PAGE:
GH: When we’re talking about the IAP we’re talking about a telematics application that has the integrity and robustness similar of, say, a speed camera. But we’re also saying that not every use of telematics for heavy vehicle access needs to have the rigour of the IAP. Let’s get beyond that. At present road managers and regulators are saying we need certificate based evidentiary data (known as Level 3) and whenever you’re saying that it means something in terms of the device in the vehicle. However, the new applications approved by the Transport and Infrastructure Council (TIC) including the Road Infrastructure Management (RIM) application which I covered at the LBRCA conference, presents 16 new initiatives for road managers and regulators to have access to other tools, not just the IAP. That’s why I say don’t use a hammer when you need a screwdriver. A similarity is you look at the road network and there’s speed cameras, red light cameras and traffic cameras. Speed and red light cameras have high levels of integrity and legislative underpinning for compliance purposes. But you don’t use a speed camera if you just want to monitor traffic on the network. So when you look at telematics you don’t need the IAP as a regulatory telematics application – the broad equivalent of a speed camera – if you just want to use telematics to collect, aggregate and de-identify data for road network management purposes.

PM: Should that make the IAP and other telematics applications more attractive to both operators and road managers?
GH: In my personal view the IAP has sometimes been used for the wrong reasons and that has led to frustration, not with the technology, but the reason the data is being collected and how it’s being used. There are also frustrations with what the IAP doesn’t do and that’s fair enough because the IAP was designed to manage compliance. If the vehicle goes off route an exception based report is generated. That’s all it does. If you want it to do other things like collect data across a greater population of vehicles, fleet network management, mapping of where vehicles are going, times of travel, congestion then we are talking different applications of technology not the IAP. In other words, when we talk about telematics it’s similar to talking about different apps on a phone.

PM: Has the IAP been overtaken by technology developments?
GH: No. If you look at the technology and service offerings through the IAP today they’re light years ahead of even two or three years ago. The IAP isn’t a stand-alone technology, it’s the same technology, just with different regulations that underpin their operation with different checks and balances on factors like security and calibration and how the data is collected and used.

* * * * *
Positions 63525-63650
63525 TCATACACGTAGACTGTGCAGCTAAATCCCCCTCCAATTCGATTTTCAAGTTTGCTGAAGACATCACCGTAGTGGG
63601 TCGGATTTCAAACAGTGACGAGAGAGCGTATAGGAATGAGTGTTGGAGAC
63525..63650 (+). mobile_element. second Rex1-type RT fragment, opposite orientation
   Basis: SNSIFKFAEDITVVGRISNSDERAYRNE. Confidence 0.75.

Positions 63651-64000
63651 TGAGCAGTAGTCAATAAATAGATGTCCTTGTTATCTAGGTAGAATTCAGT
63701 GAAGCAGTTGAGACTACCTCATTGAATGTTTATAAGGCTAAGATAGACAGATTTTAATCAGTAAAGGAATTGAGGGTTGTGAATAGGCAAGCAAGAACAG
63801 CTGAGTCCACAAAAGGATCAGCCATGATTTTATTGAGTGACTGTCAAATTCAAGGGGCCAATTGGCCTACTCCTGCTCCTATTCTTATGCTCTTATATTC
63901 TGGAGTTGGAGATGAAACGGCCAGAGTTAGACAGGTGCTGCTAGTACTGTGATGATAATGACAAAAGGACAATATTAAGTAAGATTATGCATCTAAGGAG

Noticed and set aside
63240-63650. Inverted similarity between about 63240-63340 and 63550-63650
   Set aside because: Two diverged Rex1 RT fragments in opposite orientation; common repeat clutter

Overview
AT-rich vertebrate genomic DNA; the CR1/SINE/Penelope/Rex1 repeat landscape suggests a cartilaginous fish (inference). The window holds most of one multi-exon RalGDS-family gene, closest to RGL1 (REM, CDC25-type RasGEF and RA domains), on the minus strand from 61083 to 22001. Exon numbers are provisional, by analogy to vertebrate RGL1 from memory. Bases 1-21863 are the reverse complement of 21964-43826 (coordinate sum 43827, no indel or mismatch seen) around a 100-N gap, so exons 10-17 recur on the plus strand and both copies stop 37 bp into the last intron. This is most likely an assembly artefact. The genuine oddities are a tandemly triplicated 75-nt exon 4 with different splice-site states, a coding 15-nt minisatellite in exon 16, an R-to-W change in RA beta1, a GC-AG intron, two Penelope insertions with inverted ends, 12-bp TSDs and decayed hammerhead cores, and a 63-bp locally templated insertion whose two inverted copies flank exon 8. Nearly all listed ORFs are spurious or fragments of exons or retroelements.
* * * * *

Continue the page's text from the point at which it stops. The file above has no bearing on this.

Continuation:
PM: Are there any issues surrounding unapproved devices or systems?
GH: We promote an open technology market and we work closely with providers throughout the telematics industry and hold bi-annual Telematics Industry Group (TIG) meetings which involve a much wider group from the market than just certified providers. We know there are providers out there that, for a variety of reasons, don’t offer Level 3 certified regulatory services, and they’ve made their own business decisions not to be in that space. There’s a select few that operate at the really high level and then you’ve got everyone else. It goes to back to how you want to use the telematics. Use the data and that drives what level of assurance you need.

PM: The EU has legislated for some common telematics platforms so that various truck brands can communicate with each other. Is this something we should be considering here?
GH: We’re plugged into those international developments and TCA is part of international task groups that are focussed around harmonisation. We’ve got our role to play representing Australia’s needs in that international space.

PM: How do you see telematics in five years’ time?
GH: I think we’re going to see more OEM telematics equipment coming as standard in vehicles. I think we’re already seeing a shift where the days of retrofitting devices will become less common. It will be driven by the manufacturers themselves who probably don’t want third party electronic equipment being installed anyway. There are a lot of providers out there today and we’re going to see increasing consolidation in the market. Regardless of what government or TCA does there are major investments flowing into this telematics industry and it’s a multi-national business now, not small start-ups as it was 10 years ago.